Local politicians shared their thoughts on the 2018 Budget and what it means for Rotorua.

New Zealand First deputy leader and Rotorua-based MP Fletcher Tabuteau
I think the first thing is Rotorua was the first place in the country to put up its hand for a ministry department: Forestry New Zealand Te Uru Rākau.

New Zealand First deputy leader and Rotorua-based MP Fletcher Tabuteau. Photo/File
New Zealand First deputy leader and Rotorua-based MP Fletcher Tabuteau. Photo/File

That's going to be a huge win for Rotorua. Rotorua was world leading in growing plantation trees and we can be again.

The big one for me is we've extended the age for free doctor visits to 14-year-olds. That, coupled with free prescriptions, is going to be a huge help for families in our community. We still have some of the highest unemployment, and families are struggling.

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It's not my decision in the end but I have every confidence Rotorua will be a huge winner as far as tourism is concerned.

I think there are no real gaps in the Budget.

There are so many things that we've done right here so I'm proud to be part of this Government.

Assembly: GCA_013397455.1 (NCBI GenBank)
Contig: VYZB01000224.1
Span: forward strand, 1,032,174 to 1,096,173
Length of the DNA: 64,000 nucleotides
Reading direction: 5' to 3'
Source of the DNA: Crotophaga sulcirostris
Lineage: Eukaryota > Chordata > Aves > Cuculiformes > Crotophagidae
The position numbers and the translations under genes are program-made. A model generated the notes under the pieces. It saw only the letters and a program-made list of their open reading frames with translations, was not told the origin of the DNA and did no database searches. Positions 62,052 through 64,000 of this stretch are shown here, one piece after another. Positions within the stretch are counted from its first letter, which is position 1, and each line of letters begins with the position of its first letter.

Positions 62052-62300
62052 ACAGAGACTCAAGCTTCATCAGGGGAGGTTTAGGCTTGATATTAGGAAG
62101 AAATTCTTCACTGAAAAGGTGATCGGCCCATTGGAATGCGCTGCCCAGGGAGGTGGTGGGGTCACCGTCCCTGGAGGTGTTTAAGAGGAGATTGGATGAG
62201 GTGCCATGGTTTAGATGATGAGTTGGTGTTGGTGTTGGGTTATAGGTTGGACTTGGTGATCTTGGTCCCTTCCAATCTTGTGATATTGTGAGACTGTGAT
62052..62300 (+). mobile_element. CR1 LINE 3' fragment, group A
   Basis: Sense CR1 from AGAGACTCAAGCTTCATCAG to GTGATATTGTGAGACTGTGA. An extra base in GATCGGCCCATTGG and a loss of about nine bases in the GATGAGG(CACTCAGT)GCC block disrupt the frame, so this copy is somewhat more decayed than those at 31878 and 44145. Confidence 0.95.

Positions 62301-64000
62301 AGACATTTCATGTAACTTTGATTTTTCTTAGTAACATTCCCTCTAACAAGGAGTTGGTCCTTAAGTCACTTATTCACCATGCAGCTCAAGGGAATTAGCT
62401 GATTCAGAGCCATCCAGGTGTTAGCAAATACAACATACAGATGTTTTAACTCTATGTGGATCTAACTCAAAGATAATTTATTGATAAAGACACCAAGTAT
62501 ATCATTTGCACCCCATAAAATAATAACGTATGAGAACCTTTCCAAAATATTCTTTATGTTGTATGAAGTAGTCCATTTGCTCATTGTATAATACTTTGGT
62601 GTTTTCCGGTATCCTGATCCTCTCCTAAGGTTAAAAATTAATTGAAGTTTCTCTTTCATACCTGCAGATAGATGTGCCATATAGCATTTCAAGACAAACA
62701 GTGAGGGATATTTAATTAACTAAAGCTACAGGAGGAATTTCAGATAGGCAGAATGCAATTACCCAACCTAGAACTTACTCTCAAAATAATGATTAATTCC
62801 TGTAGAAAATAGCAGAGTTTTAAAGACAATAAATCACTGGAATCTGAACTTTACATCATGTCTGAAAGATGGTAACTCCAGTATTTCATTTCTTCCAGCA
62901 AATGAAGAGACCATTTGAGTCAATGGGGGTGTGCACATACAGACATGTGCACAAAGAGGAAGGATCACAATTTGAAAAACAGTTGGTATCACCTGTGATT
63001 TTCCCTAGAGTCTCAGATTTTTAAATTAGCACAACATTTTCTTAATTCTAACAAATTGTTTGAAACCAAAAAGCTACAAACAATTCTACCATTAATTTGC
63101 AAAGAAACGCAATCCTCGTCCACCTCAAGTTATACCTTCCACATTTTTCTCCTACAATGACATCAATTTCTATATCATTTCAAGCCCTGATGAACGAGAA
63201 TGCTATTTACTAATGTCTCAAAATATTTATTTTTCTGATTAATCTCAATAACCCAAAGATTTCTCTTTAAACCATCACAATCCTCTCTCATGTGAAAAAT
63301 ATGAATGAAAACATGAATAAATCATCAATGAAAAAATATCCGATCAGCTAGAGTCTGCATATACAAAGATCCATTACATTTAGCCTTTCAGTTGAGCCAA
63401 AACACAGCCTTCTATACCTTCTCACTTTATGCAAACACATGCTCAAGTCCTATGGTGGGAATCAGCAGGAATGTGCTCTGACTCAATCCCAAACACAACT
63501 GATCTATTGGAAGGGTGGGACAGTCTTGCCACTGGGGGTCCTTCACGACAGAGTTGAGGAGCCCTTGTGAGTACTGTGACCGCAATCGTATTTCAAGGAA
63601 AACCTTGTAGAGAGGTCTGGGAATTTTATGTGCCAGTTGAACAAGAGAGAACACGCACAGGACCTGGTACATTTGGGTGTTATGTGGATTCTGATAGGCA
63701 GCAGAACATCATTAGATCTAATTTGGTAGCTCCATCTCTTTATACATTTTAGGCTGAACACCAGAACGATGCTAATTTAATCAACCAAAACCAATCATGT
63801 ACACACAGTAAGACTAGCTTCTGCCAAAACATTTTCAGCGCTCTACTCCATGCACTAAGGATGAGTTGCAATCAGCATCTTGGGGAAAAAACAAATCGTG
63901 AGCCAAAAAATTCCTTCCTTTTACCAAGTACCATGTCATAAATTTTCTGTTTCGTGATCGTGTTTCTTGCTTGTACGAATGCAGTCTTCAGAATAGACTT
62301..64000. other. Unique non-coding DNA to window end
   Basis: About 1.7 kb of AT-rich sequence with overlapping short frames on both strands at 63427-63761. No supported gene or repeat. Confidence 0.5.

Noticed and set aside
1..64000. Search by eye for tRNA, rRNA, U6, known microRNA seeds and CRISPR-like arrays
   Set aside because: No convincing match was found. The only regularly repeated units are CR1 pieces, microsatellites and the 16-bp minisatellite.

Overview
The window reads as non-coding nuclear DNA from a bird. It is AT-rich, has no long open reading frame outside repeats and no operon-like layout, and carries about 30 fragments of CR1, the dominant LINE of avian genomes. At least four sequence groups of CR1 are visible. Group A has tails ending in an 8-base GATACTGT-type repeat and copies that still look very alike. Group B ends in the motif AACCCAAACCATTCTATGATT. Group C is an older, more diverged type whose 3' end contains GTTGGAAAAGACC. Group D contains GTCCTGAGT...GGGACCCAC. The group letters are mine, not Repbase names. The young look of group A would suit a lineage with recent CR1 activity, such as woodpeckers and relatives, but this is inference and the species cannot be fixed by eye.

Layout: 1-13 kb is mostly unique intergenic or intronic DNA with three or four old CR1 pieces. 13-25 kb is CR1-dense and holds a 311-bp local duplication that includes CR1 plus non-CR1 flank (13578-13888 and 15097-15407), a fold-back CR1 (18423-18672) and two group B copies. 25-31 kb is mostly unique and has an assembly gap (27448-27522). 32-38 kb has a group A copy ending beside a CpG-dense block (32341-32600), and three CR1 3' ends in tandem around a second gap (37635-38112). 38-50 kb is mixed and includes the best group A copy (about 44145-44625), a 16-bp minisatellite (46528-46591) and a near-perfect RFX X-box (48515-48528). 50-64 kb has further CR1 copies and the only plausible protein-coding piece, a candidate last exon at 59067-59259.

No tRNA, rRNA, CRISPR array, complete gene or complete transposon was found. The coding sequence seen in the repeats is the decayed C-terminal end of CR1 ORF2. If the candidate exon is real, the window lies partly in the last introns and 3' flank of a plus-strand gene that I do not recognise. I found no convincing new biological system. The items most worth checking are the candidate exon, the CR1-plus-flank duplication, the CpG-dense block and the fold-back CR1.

Rotorua MP Todd McClay:
I think it's an underwhelming first Budget and there are broken promises. The Government has not delivered on the extra police it promised so Rotorua won't be getting its share of them.

They've cut the tourism budget for the first time in a decade which means less will go into tourism, which is important for our local economy.

As the population grows we do need more police. When it comes to law and order frontline police make a difference.

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I expect there will be a lot of local people that will be disappointed.

There will be things that are good for Rotorua. I'm pleased we've received additional funding for health.

If it was a National Budget you would have seen us putting money into other infrastructure.

Without that investment the city will struggle to keep growing.

I'd like to see more for tourism because it helps the local economy.

Rotorua mayor Steve Chadwick:
I will be rapt if Rotorua can get a share of what's being invested in more state housing – there is certainly a need for social housing solutions locally.

Rotorua is under immense pressure in terms of housing right now and while we're not alone in this, our situation has been exacerbated by the recent flooding.

The subsidies for insulation also fit with the Rotorua 2030 goal of ensuring local residents have healthy homes that match needs.

Investment in infrastructure remains key for Rotorua and the council will continue to seek support for the business case for improvements to Te Ngae Rd.

We are already looking at getting a share of the Government's Provincial Growth Fund.

I'm also pleased to see the investments in social sectors like health and child poverty, more police and investment in schools and classrooms which will contribute towards key social outcomes.

Waiariki MP Tamati Coffey did not want to comment on the Budget today.